Little is known about the early clients. They seem to have disappeared to form a part of the plebeian mass not long after the founding of the city. 12 But of the patricians themselves much more exact information is available.

Who were the patricians? The conquest theory that the patricians were Sabines, whereas the plebeians were Latins, has been answered, even while it was being promulgated, by research into the origins of the patrician families. Duruy 13 and Fustel de Coulagnes found that they were the cream of the society or neighboring towns who fled to Rome because of the political disturbances in their native places. Heitland 14 believes that the patricians were more largely Sabine and that the plebeians were more largely Latins, but that neither group was homogeneous. Blackmar's 15 idea that those who first settled in Rome established the patrician lines fails to take into consideration that each patron arrived in Rome with his clients. The gens and its dependents came as a unit.

The significant fact was that each patrician family could by marriage enter into connubium with each other, even though they were in some respects mutually strange to each other. This was because of their mutual recognition of common aristocratic backgrounds and status. Furthermore, families continued to come to the center as the city-state grew, and some of these aristocratic newcomers were also recognized as patricians.

Gibbon properly refers to the separation of patrician from plebeian as "the proudest and most perfect separation which can be found in any age or country between the nobles and the people . . . . " 16 But Sorokin's statement, that "the centuries before the fifth and sixth centuries BC. seem to have been the period of a weak mobility from the layer of the plebeians to that of the patricians," 17 lacks utterly in historical accuracy. The patricians kept their blood too pure to allow for any percolation into it. The separation was proud, perfect, and complete. "The patrician who formed a misalliance . . . lost his rank, fell into an inferior class. Every bastard was cast out by religion from pure families and counted among the plebs." 18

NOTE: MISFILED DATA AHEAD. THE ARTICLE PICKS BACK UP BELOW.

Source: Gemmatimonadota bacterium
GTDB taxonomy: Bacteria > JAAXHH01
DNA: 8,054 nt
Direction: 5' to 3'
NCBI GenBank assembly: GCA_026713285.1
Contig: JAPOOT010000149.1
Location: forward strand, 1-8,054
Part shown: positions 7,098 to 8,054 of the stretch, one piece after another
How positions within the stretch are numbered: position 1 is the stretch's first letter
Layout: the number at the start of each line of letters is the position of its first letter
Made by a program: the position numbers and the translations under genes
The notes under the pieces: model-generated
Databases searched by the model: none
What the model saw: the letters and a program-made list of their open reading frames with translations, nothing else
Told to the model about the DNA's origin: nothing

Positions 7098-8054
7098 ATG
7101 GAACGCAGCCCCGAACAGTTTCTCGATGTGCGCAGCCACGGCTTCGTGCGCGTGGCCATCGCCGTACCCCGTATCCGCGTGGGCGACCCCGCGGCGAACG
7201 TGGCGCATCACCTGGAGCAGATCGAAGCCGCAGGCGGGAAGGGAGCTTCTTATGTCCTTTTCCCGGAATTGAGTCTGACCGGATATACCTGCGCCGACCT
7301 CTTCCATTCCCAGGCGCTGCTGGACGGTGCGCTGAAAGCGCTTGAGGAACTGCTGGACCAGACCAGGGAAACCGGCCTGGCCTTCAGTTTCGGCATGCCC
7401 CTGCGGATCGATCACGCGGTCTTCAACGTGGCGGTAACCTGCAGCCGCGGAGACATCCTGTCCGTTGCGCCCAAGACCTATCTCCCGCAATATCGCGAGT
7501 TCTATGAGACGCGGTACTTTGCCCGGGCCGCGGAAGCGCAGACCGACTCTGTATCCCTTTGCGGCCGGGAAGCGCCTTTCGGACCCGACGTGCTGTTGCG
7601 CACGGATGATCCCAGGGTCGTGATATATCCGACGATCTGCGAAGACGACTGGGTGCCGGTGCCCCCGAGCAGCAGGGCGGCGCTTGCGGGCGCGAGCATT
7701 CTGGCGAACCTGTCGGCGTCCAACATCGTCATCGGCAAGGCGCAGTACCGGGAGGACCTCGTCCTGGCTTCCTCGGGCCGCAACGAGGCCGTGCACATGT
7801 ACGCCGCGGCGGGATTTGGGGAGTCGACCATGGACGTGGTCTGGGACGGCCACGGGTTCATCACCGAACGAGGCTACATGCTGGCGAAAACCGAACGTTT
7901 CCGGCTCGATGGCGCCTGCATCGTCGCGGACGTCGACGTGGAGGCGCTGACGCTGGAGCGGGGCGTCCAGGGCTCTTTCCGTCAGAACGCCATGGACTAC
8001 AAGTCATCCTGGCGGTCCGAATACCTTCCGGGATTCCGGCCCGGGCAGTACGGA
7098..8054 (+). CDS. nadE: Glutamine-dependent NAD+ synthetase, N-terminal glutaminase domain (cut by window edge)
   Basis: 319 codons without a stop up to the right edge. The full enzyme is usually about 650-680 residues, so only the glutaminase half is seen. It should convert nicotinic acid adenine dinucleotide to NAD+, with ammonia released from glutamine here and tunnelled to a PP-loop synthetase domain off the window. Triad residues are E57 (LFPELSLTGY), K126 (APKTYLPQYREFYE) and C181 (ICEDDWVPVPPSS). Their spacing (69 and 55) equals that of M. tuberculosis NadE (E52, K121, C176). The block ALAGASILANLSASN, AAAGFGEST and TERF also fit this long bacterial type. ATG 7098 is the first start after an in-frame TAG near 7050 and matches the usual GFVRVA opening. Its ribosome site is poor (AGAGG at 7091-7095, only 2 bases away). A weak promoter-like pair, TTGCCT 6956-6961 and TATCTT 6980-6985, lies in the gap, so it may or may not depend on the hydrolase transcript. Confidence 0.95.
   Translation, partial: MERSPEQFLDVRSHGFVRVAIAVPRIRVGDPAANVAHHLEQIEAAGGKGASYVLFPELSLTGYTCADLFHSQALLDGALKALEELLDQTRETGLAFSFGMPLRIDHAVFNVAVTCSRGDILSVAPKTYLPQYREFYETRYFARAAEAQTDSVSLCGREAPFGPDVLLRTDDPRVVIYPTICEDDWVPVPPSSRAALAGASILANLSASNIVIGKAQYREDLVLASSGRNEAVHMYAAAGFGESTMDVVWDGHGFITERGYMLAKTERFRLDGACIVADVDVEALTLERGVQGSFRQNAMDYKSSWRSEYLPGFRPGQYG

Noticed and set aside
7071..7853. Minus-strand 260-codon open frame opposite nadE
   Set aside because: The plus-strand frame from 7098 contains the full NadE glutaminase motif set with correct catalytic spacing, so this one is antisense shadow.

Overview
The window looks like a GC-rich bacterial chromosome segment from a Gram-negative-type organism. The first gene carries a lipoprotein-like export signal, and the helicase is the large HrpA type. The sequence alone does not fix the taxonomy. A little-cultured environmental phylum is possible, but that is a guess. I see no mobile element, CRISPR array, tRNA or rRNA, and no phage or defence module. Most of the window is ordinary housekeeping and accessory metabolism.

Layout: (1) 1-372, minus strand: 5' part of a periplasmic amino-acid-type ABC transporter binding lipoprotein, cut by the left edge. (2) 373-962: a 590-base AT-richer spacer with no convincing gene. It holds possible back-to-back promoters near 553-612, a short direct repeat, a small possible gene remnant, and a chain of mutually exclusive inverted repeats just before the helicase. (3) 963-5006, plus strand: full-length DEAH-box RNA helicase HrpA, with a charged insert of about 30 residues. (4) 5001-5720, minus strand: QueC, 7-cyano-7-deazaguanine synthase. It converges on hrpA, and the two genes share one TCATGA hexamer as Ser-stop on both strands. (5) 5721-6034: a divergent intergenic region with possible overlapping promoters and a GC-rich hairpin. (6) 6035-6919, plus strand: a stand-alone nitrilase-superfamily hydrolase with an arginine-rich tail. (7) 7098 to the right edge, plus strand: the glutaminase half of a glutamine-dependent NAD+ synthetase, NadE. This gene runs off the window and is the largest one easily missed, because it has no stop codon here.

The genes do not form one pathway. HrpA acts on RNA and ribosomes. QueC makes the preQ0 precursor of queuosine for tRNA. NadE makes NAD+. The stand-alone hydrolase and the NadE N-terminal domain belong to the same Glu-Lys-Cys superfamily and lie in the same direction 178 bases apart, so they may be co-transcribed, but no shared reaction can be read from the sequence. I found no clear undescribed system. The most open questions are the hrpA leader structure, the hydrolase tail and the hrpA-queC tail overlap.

However, as will be shown, there was some circulation upward within the plebs. They had, by this time, ceased to constitute a layer in society. In fact, they were never a single social class, as were the patricians, because some of them were rich and illustrious persons from other cities, especially from the eastern Mediterranean.

Who were the plebs? Originally, there were few plebs. When Rome was founded, the lower class was composed of clients. The plebs were free men, unattached to a patriarch, living "in an enclosure on the slope of Capitoline Hill;" they were the clients who had lost their patron; they could hold property, and they practiced crafts. 19 When the lower classes were no longer distributed among the gentes, but lived apart, they were known as plebeians. 20

The only important social mobility during the early centuries, which in turn affected only a small percentage of the plebs, was the appearance of the new aristocracy, often referred to as the aristocracy of money. The development paralleled in trend that which had taken place in Greece. Some of these new aristocrats were themselves of highly respectable lineage. The following citation shows how old and honorable some of these plebeian families were: 21

The plebeian was not always poor. Often he belonged to a family that was originally from another city, which was there rich and influential, and whom the fate of war had transported to Rome without taking away his wealth, or the sentiment of dignity that ordinarily accompanies it.

Perhaps as an afterthought, at least in a secondary position, Fustel de Coulagnes states that "sometimes, too, the plebeian had become rich by his labor, especially in the time of the kings." 22

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12. Georg Friedrich Schoeman, Griesche Alterthumer, vol. I (Berlin, 1861) p. 136.
13. Victor Duruy, History of Rome, vol. I. (Boston, 1883) pp. 132 ff.
14. W. E. Heitland, Roman Republic, vol. I (Cambridge, 1909) p. 42.
15. Blackmar, op. cit., p. 251.
16. Edward Gibbon, The Decline and Fall of the Roman Empire, vol. I (Modern Library edition, New York, 1932) p. 525.
17. Pitirim Sorokin, Social Mobility (New York, 1927) p. 148.
18. Fustel de Coulagnes, op. cit., p. 380.
19. Duruy, op. cit., pp. 196 - 197.
20. Fustel de Coulagnes, op. cit., p. 360.
21. Ibid., p. 398.
22. Loc. cit.